Not Small Change : 99 Cents Stores Thrive in Tough Times


One day in 1984, when crowds poured into Los Angeles for the Summer Olympics, David Gold and Thomas Hale made a $185,000 buy that would launch their 99 Cents Only Stores into the mainstream and foreshadow the future of their quirky off-priced outlets.

Gold and Hale, president and vice president of 99 Cents Only Stores, had bought 500,000 authentic Olympic souvenir hats at a special low price--37 cents each--days before the games commenced.

They decided to sell the half million hats for 99 cents apiece when other stores listed them at $8 each. As excitement surrounding the Olympic Games grew, one television station after another broadcast the special on Olympic hats. Gold and Hale, with their three small stores, were overwhelmed.


“All of a sudden, our phone started ringing and didn’t stop for two weeks,” said Hale. “We had to hire security guards to hold people back. Before I could take van loads of the hats into the store, they were sold; they never made it to the counter. I had never seen anything like it in all my years in retailing.”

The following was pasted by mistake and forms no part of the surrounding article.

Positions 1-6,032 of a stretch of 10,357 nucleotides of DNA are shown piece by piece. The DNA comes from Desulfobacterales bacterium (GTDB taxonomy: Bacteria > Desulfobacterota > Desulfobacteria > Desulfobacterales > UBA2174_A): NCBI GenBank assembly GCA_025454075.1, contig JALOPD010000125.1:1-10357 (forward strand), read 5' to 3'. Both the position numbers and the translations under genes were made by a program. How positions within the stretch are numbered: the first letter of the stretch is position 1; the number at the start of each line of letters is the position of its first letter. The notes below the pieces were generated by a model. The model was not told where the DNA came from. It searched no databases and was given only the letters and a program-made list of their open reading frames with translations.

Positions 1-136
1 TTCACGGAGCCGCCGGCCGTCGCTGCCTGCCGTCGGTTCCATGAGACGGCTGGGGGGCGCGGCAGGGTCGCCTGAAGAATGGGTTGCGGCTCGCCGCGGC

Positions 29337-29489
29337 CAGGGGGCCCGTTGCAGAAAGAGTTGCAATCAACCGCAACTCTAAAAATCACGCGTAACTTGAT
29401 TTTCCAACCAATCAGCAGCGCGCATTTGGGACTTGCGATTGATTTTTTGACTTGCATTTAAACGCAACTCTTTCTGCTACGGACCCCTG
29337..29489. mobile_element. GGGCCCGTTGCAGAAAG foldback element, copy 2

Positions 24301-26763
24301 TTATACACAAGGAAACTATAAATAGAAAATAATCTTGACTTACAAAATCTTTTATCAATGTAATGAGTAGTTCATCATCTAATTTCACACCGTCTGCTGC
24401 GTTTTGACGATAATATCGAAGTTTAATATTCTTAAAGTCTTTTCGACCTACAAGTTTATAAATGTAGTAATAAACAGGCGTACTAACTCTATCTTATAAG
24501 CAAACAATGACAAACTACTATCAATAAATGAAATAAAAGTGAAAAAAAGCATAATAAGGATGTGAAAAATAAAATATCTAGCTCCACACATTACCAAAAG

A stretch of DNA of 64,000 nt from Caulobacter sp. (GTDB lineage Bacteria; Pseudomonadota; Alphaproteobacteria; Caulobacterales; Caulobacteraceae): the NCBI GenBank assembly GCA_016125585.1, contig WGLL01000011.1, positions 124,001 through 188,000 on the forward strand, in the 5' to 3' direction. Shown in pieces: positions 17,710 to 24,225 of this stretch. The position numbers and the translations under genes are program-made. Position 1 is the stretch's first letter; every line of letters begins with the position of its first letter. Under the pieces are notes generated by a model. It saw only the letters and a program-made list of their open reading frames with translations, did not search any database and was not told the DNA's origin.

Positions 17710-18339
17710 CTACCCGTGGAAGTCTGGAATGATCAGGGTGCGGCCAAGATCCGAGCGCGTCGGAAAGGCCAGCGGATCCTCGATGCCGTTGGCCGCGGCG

Since then, Vernon-based 99 Cents Only Stores has burgeoned into a 24-store chain. “Each store we’ve opened . . . has done better than the next,” Hale said.

While other Southern California businesses are feeling the brunt of the weak economy--particularly in their pre-holiday sales--Gold and Hale are finding money-tight consumers flocking to their stores in search of food products and health and beauty supplies that sell for less than a dollar apiece.

At a time when many businesses are being forced to scale back, Gold and Hale plan to open two more 99 Cents Only Stores by spring in Huntington Park and Lawndale. Additional openings are being considered for late 1992, Hale said.

Their strategy, Hale explained, is to buy brand-name products and close-out items from suppliers and sell them at one price--99 cents. According to their advertising, they do this from 9 a.m. to 9 p.m. nine days a week.

“We don’t buy something just because it’s cheap,” Hale said. “We try to buy things that customers recognize and would use. The customer has to walk in and immediately identify a product and say, ‘Wow.’ If we don’t get that reaction, then we don’t get the repeat on the customer.”